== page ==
And retailers have a wide range of communication tactics to deploy to convince shoppers that their products are the ones you must buy.
While out shopping last weekend my friend purchased a few Xbox games from the Game store, but it wasn’t the games that caught my eye – it was the plastic bag they came in.
The advertising on the side of the bag, read:
“Warning: This bag may contain: rocket fuel, screeching tyres, flash grenades, top-corner volleys and distant worlds to explore or conquer.”
I thought this was a great bit of advertising and a creative piece of communication.
As all marketers know, to increase your chances of selling a product it’s wise to focus on the benefits of the products – not the features.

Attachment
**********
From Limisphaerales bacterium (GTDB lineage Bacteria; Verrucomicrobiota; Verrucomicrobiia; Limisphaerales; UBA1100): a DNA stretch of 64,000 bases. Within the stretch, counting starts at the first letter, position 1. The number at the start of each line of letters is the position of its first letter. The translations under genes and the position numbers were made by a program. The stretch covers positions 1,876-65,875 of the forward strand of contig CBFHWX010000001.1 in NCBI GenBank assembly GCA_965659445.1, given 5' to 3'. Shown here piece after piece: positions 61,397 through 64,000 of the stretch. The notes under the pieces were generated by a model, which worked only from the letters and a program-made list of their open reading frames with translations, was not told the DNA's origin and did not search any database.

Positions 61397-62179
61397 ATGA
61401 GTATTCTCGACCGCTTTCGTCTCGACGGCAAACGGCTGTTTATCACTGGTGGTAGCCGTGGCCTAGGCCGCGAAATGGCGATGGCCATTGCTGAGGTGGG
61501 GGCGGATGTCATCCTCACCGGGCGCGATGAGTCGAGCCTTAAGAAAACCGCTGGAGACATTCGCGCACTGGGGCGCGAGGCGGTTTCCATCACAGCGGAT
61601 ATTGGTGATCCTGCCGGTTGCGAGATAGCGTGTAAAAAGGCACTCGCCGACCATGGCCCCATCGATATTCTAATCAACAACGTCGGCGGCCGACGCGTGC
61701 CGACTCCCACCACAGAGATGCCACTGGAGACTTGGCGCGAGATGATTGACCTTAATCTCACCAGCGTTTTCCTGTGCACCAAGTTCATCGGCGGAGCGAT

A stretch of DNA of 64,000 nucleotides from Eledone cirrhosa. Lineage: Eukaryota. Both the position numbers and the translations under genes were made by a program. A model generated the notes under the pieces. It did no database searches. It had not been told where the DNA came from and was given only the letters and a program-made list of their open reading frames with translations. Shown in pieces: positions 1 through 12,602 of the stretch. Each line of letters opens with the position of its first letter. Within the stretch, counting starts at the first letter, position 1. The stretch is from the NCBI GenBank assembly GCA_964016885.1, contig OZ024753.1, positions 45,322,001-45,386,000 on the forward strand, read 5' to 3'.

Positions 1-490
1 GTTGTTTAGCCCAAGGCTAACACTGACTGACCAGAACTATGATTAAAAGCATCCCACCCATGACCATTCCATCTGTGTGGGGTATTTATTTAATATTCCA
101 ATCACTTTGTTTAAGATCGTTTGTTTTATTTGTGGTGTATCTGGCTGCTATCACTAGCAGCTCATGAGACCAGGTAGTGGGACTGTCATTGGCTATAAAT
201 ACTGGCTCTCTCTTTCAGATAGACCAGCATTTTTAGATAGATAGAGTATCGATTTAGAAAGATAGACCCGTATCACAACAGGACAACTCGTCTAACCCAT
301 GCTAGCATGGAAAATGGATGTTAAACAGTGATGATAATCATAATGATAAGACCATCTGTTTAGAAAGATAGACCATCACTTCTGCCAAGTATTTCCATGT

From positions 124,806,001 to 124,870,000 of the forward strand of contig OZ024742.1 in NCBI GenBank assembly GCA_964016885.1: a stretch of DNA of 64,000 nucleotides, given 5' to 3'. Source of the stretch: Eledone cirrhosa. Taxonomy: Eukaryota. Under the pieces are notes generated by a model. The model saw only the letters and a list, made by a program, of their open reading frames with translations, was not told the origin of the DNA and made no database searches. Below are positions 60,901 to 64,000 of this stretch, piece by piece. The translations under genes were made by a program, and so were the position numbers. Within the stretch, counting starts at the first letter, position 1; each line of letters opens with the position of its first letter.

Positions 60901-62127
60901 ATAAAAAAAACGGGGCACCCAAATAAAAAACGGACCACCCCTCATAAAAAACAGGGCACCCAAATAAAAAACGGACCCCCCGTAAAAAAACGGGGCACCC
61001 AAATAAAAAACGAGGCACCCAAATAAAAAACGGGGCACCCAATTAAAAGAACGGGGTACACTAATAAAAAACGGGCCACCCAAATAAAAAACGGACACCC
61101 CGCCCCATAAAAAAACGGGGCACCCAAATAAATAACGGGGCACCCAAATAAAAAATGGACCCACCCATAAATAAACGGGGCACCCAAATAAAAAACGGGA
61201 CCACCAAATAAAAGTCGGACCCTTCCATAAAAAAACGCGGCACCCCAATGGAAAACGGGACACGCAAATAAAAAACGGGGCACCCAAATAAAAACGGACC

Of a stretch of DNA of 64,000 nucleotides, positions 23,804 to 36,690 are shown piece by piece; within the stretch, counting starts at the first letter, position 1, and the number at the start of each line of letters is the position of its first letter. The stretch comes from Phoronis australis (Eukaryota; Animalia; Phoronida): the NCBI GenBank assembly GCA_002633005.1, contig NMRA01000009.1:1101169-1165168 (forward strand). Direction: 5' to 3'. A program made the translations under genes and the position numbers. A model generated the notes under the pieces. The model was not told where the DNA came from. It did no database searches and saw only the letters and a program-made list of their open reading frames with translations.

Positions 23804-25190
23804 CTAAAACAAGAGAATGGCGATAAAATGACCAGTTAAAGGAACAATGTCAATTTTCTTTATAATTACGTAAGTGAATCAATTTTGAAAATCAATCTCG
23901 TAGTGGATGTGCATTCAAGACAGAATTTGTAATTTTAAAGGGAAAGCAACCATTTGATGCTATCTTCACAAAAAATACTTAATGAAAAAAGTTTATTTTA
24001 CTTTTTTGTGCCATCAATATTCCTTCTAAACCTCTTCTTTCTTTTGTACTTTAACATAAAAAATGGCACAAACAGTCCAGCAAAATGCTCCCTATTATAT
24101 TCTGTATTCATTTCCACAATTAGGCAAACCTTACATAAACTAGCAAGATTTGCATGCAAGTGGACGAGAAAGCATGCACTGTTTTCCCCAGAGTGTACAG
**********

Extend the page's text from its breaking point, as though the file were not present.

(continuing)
In this case, the advertising neatly conveyed the benefits. It didn’t talk about the features of the games, it focused on the benefits and how the user would feel differently as a result of playing them.
It attempted to convey what those different feelings would be, by using vivid descriptions to produce powerful mental pictures, and making appeals to the senses.
I know we’re only talking about a plastic bag here but permit me to go on…
The rocket fuel seemed to evoke a feeling of power; the noise of screeching tyres conveyed drama; and following the double-whammy of the flash-bang of grenades; there followed the euphoria of scoring a goal. And if that wasn’t enough there was the thrill of exploring or conquering distant worlds.
So, there you have it. The benefits are quite clear for what you’ll get from these products. You haven’t just bought a plastic case with a shiny disc inside – you’ve bought a whole new experience.
Examples of creative communication are all around us on the high street as companies try to part us from our hard-earned money. These tactics are well worth collecting and storing away, to use when next needed in your own communications.